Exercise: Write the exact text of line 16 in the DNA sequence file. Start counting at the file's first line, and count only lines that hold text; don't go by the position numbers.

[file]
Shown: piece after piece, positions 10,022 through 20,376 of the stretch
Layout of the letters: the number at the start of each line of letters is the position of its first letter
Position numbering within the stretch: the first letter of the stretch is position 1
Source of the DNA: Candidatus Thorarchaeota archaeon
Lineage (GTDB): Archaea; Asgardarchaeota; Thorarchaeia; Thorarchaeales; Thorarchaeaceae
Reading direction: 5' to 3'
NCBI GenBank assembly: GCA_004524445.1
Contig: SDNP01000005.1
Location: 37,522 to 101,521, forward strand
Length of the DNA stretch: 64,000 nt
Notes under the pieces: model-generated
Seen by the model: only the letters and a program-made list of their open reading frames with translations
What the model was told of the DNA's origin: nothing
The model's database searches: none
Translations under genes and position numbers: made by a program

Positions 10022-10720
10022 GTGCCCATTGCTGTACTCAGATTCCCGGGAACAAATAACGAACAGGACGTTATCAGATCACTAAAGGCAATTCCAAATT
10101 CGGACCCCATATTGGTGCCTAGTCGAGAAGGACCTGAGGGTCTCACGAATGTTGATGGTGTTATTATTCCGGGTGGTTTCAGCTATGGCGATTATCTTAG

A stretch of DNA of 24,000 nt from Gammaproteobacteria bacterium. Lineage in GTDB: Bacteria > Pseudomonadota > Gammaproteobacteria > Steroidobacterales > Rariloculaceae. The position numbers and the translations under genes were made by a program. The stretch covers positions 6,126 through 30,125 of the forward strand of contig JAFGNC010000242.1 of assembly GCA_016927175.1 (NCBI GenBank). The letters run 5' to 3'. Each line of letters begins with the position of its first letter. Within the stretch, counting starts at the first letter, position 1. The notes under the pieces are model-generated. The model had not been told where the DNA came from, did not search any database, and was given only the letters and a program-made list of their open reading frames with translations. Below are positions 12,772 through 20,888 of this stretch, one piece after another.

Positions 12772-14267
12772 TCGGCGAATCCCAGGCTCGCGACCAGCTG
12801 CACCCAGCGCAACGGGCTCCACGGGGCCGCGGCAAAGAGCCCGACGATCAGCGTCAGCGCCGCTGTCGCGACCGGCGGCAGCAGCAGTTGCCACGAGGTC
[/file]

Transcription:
Positions 10022-10720